.NET experience on the desktop. The final release version of Windows XP
is scheduled for October 25, 2001. To keep informed, visitthe XP home page
Intel's IA-32 Space
|Intel underscored this
change in design direction when it also announced the demise of the Pentium
III on the desktop by the end of 2001.
Here in real time, today's
computer buyer has to know where on the evolutionary path he or she is,
where the organization is, and where everybody is going in pursuit of the
organization's mission. Knowing this will almost immediately define the
kind of computer to specify for the short and longer term. Fortunately
there's a simple test that makes it easy: Ask yourself if anyone has made,
is experimenting with, or is talking about doing streaming video for whatever
reason to advance the organization's mission. If so, your organization
is making, or is aboutto make, the transition to a high-bandwidth, Net-centric,
media-rich environment, which means you'll require some heavy-duty computing
power. On the other hand, if you only see a need to run Microsoft Office
while also being connected to the Net for relatively low-bandwidth tasks,
nearly any currently available PC will do.
The Intel Architecture 32-bit
(IA-32) PC marketplace currently breaks down quite nicely into three segments:
1) budget or value PCs built around the Intel Celeronand AMD Duron CPUs
(less than $1,000),2) mainstream systems built around the Intel Pentium
III and AMD Athlon ($1,000 to $1,500), and 3) the performance market built
around the Pentium 4 and the higher-speed Athlons (over $1,500). Here's
what the manufacturers have to say about the purpose and markets of the
five processors we are most likely to encounter in the IA-32 computing
space in the foreseeable future.
For the most up-to-date information
on these and other processors, including plans for new product introductions,
visit AMD's home page at http://www.amd.com
and Intel's home page at http://www.intel.com.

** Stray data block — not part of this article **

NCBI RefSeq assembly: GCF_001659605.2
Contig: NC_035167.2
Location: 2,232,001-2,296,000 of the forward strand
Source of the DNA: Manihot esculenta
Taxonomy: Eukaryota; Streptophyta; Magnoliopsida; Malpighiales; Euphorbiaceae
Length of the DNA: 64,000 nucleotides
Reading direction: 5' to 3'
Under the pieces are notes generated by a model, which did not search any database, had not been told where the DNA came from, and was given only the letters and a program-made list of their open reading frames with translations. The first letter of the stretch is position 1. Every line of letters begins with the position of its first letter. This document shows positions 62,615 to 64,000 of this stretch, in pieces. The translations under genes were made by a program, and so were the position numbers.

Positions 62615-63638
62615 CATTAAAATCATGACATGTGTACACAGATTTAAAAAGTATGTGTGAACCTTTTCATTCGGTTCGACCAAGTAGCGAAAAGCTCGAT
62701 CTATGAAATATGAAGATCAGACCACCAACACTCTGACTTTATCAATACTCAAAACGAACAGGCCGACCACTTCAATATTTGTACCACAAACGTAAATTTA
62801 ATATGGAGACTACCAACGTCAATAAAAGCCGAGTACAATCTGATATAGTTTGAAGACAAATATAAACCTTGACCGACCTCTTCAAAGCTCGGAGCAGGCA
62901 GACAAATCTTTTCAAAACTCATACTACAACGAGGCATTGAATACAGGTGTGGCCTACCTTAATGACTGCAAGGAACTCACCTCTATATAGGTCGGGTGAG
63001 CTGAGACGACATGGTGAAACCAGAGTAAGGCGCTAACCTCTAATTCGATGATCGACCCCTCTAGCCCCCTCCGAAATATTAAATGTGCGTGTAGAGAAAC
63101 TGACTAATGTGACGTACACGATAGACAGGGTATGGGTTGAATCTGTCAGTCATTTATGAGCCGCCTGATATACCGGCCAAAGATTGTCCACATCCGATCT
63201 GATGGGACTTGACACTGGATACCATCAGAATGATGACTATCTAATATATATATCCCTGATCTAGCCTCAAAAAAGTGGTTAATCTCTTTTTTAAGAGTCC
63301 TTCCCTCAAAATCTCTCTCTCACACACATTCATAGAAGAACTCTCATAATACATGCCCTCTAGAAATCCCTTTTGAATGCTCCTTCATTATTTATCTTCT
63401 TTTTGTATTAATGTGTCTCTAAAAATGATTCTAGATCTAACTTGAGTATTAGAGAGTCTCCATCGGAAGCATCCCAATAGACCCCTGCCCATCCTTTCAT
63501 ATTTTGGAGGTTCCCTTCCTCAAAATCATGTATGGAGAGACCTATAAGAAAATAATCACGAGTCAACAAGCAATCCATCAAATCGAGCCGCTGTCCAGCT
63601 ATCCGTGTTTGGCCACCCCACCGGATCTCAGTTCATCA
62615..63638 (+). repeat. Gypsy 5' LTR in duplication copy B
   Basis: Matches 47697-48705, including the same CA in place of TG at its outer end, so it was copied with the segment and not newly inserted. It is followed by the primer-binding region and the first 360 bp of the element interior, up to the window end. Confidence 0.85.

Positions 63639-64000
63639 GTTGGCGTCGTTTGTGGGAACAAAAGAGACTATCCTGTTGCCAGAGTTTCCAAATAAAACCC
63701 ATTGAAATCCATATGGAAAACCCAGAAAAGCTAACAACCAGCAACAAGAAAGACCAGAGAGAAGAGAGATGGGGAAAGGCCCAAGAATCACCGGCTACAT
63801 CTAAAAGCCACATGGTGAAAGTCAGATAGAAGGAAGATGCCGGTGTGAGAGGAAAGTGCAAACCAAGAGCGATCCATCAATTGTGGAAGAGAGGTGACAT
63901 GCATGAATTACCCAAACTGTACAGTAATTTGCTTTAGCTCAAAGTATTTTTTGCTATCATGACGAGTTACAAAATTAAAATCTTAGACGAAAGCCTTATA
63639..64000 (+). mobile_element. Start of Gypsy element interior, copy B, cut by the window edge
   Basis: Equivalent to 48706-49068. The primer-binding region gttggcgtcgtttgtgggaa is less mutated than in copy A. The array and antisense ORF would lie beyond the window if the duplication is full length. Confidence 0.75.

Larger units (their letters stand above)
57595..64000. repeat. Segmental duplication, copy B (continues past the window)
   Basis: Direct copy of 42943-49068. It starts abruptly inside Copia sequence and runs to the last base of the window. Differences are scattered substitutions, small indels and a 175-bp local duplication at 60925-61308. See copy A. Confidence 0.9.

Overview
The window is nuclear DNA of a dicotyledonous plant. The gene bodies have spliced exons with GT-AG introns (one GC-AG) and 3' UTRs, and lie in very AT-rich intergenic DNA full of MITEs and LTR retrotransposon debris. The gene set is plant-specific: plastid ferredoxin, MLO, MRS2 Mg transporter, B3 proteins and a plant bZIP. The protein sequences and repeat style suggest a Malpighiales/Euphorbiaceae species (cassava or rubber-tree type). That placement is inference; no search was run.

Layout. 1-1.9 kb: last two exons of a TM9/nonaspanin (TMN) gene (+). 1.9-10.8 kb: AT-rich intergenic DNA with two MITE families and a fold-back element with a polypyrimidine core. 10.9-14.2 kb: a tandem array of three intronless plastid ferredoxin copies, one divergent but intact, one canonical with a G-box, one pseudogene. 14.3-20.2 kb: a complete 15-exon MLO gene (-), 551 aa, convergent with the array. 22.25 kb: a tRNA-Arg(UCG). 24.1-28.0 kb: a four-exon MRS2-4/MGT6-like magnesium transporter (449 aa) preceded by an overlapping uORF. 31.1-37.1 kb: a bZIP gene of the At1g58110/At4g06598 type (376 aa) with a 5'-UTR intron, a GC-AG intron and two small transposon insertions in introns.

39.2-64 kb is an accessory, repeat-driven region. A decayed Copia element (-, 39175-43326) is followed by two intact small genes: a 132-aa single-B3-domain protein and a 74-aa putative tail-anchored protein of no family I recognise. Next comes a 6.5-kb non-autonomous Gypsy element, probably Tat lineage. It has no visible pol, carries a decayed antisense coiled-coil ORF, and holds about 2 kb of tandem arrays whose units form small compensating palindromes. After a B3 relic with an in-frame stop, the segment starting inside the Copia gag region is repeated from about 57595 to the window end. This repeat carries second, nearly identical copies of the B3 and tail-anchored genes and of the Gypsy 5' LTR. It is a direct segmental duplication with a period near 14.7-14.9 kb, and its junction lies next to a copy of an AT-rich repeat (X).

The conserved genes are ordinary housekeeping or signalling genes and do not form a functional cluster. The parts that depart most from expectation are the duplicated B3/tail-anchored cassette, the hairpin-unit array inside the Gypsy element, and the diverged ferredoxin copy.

Intel Celeron from "Intel
Celeron Processor Tech Info" at http://www.intel.com/home/celeron/tech-info.htm:
"The Intel Celeron processor is designed for basic PC desktops and notebooks,
and is binary compatible with previous generation Intel architecture processors.
TheIntel Celeron processor offers the dependability you expect from Intel
at an exceptional value. Systems based on Intel Celeron processors also
include the latest features to simplify system management and lower the
cost of ownership for home environments."
AMD Duron from "AMD
Duron Processor Overview" at http://www.amd.com/products/cpg/duron/prodbrief.html:
"The latest workhorse in AMD's processor portfolio, the AMD Duron processor
enables a PC solution optimized for value-conscious business and home users.
Specifically, its forward-thinking design provides the capability and flexibility
necessary to meet current and future computing needs. In this respect,
systems based on the AMD Duron processor offer an outstanding level of
purchasing confidence to those in the market for an affordable yet capable
desktop computer system."
Intel Pentium III from
"Building Blocks: Mainstream PC Platform" at http://developer.intel.com/platforms/enterprise/main/main.htm:
"The Intel Pentium III processor integrates the P6 Dynamic Execution microarchitecture,
Dual Independent Bus (DIB) Architecture, a multi-transaction system bus,
Intel MMX media enhancement technology and the Intel Processor Serial Number.
With great performance for the Internet, the connected home, and multitasking
environments, Intel Pentium III processors are targeted at the range of
mainstream consumer and business users."
AMD Athlon from "You
Have the Power: AMD Athlon Processor Product Brief" at http://www.amd.com/products/cpg/athlon/prodbrief.html:
"The AMD Athlon processor provides exceptional processing power on real-world,
mainstream Microsoft Windows compatible software, as well as computation-intensive
applications for high-end desktops. These high-end workstation applications
include digital photo editing, digital video, commercial 3D modeling, image
compression, soft DVD, CAD, and speech recognition."
Intel Pentium 4 from
"Intel Pentium 4 Processor Product Overview" at http://developer.intel.com/design/Pentium4/prodbref:
"The Pentium 4 processor is designed to deliver performance across applications
and usages where end users can truly appreciate and experience the performance.
These applications include Internet audio and streaming video, image processing,
video content creation, speech, 3D, CAD, games, multi-media,and multi-tasking